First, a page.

To analyze data such as the US Federal Budget or characteristics of the student population of a University it is common to look for changes over time. This task can be made easier and more fruitful if the analysis is performed by grouping by attributes, such as by Agencies, Bureaus and Accounts for the Budget, or Ethnicity, Gender and Major in a University. We present TreeVersity2, a web based interactive data visualization tool that allows users to analyze change in datasets by creating dynamic hierarchies based on the data attributes. TreeVersity2 introduces a novel space filling visualization (StemView) to represent change in trees at multiple levels - not just at the leaf level. With this visualization users can explore absolute and relative changes, created and removed nodes, and each nodeﾕs actual values, while maintaining the context of the tree. In addition, TreeVersity2 provides overviews of change over the entire time period, and a reporting tool that lists outliers in textual form, which helps users identify the major changes in the data without having to manually setup filters. We validated TreeVersity2 with 12 case studies with organizations as diverse as the National Cancer Institute, Federal Drug Administration, Department of Transportation, Office of the Bursar of the University of Maryland, or eBay. Our case studies demonstrated that TreeVersity2 is flexible enough to be used in different domains and provide useful insights for the data owners. A TreeVersity2 demo can be found at https://treeversity.cattlab.umd.edu.
This paper is concerned with the creation of ﾔmacrosﾕ in workflow visualization as a support tool to increase the efficiency of data curation tasks. We propose computation of candidate macros based on their usage in large collections of workflows in data repositories. We describe an efficient algorithm for extracting macro motifs from workflow graphs. We discovered that the state transition information, used to identify macro candidates, characterizes the structural pattern of the macro and can be harnessed as part of the visual design of the corresponding macro glyph. This facilitates partial automation and consistency in glyph design applicable to a large set of macro glyphs. We tested this approach against a repository of biological data holding some 9,670 workflows and found that the algorithmically generated candidate macros are in keeping with domain expert expectations.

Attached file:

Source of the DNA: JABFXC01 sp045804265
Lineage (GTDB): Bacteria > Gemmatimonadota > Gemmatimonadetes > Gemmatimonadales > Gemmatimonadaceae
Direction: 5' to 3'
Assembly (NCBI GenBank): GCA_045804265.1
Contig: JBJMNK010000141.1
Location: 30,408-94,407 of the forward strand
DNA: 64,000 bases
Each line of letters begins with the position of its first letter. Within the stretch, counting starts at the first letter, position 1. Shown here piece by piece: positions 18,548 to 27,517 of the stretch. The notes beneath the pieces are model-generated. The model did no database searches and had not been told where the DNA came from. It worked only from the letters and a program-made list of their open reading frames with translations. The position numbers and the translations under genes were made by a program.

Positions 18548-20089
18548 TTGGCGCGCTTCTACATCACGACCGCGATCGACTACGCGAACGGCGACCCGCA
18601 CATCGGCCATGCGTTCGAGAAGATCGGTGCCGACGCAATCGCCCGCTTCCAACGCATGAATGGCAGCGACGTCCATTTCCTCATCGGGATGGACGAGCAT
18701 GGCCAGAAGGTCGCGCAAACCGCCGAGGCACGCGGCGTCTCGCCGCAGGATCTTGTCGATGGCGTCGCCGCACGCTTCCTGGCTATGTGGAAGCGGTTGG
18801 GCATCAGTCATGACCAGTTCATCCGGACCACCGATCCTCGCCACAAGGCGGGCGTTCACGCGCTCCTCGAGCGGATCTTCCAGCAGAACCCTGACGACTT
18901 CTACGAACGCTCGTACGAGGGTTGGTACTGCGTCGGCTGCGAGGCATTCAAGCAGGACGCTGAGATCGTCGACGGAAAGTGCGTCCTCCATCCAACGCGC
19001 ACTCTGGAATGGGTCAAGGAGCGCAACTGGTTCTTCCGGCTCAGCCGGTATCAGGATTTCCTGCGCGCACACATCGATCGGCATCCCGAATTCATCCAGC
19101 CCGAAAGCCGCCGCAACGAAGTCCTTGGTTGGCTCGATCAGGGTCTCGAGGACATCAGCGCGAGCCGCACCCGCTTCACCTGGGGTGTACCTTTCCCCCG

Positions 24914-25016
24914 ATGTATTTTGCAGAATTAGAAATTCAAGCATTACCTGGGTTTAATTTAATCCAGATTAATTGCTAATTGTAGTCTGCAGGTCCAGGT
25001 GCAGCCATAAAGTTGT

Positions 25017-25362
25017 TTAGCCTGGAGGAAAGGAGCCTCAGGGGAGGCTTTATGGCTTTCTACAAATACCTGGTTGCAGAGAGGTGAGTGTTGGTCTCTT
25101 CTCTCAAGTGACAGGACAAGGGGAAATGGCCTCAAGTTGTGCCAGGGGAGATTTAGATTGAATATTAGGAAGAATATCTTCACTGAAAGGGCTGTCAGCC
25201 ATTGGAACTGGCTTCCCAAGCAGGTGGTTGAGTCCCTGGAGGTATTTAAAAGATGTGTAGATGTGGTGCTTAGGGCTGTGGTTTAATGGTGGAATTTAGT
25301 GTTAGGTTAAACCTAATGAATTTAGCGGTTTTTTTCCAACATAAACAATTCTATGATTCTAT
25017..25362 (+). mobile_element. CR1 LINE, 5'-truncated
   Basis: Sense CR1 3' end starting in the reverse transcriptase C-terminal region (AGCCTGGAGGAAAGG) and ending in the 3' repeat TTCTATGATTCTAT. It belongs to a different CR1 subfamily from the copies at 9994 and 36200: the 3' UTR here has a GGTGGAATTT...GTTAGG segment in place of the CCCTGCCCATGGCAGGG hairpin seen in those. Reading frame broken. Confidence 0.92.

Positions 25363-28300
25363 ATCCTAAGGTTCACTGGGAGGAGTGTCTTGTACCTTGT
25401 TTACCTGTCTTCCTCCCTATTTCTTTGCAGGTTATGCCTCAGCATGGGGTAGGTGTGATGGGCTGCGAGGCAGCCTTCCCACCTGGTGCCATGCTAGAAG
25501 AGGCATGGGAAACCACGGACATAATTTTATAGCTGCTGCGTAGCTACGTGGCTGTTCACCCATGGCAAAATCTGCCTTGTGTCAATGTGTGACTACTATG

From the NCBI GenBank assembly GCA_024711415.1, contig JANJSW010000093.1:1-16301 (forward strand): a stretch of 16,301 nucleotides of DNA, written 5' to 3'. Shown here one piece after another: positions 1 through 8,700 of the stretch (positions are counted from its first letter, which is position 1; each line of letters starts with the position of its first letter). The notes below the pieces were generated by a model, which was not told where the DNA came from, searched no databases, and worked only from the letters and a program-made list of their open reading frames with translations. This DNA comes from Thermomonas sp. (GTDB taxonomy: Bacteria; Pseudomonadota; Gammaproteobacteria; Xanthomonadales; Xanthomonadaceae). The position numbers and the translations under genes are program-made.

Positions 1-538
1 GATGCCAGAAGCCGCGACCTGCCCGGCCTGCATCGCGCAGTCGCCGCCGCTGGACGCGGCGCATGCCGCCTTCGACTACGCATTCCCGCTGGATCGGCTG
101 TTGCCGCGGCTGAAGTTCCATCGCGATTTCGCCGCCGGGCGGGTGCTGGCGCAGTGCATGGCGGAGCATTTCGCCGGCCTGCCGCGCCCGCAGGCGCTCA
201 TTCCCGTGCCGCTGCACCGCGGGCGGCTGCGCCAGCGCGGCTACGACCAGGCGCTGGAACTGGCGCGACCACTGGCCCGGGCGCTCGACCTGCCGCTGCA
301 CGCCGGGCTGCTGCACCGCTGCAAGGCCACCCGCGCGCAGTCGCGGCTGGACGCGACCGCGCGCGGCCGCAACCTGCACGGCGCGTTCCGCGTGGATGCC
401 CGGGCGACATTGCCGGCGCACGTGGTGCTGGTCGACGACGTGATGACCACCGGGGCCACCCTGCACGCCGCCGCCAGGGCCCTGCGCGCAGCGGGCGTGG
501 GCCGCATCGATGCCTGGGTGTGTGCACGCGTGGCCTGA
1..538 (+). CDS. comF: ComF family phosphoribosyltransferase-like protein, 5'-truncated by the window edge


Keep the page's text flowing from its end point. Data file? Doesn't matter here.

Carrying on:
Domain-specific database applications tend to contain a sizable number of table-, form-, and report-style views that must each be designed and maintained by a software developer. A significant part of this job is the necessary tweaking of low-level presentation details such as label placements, text field dimensions, list or table styles, and so on. In this paper, we present a horizontally constrained layout management algorithm that automates the display of structured hierarchical data using the traditional visual idioms of hand-designed database UIs: tables, multi-column forms, and outline-style indented lists. We compare our system with pure outline and nested table layouts with respect to space efficiency and readability, the latter with an online user study on 27 subjects. Our layouts are 3.9 and 1.6 times more compact on average than outline layouts and horizontally unconstrained table layouts, respectively, and are as readable as table layouts even for large datasets.
We explore the effectiveness of visualizing dense directed graphs by replacing individual edges with edges connected to ﾒmodulesﾓﾑor groups of nodesﾑsuch that the new edges imply aggregate connectivity. We only consider techniques that offer a lossless compression: that is, where the entire graph can still be read from the compressed version. The techniques considered are: a simple grouping of nodes with identical neighbor sets; Modular Decomposition which permits internal structure in modules and allows them to be nested; and Power Graph Analysis which further allows edges to cross module boundaries. These techniques all have the same goalﾑto compress the set of edges that need to be rendered to fully convey connectivityﾑbut each successive relaxation of the module definition permits fewer edges to be drawn in the rendered graph. Each successive technique also, we hypothesize, requires a higher degree of mental effort to interpret. We test this hypothetical trade-off with two studies involving human participants. For Power Graph Analysis we propose a novel optimal technique based on constraint programming. This enables us to explore the parameter space for the technique more precisely than could be achieved with a heuristic. Although applicable to many domains, we are motivated byﾑand discuss in particularﾑthe application to software dependency analysis.